In a prior rant, I raised the concern that EPA would oppose the use of new cleanup technologies based on nanotechnologies on the basis of the precautionary principle. I may not have been exactly on the mark, but I was pretty close. On Thursday, the NRDC announced that it has filed suit challenging EPA’s decision to issue a conditional registration of a nanosilver-based
antimicrobial agent. The NRDC asserts that EPA’s use of the conditional registration process is “illegal,” apparently because EPA does not have sufficient information to justify a conclusion that use of the nanosilver products do not cause “unreasonable adverse effects to human health and the environment.” According to the NRDC, EPA’s decision is
just the most recent example in a long line of decisions that treats [sic] humans and our environmental as guinea pigs for these untested pesticides.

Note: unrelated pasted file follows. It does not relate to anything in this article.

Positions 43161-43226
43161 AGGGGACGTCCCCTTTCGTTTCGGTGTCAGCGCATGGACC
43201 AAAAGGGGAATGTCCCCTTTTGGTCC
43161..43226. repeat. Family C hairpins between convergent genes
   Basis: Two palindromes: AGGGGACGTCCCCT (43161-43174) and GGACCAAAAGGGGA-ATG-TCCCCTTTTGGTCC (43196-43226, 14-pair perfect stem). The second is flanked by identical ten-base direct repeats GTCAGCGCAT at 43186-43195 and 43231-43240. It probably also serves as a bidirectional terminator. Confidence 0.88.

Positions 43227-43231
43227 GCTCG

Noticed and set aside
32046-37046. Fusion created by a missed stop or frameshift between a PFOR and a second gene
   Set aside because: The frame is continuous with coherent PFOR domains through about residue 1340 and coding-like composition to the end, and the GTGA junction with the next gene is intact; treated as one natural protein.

As noted in my prior post, there is a difference between regulating in spite of uncertainty – which can frequently be justified – and regulating because of uncertainty, which is deeply troubling. Nanomaterials hold great promise in a wide number of fields, including many uses – such as antimicrobials – focused on protecting public health and the environment.
What is the basis for keeping these materials off the market just because we haven’t proved that they don’t pose a risk?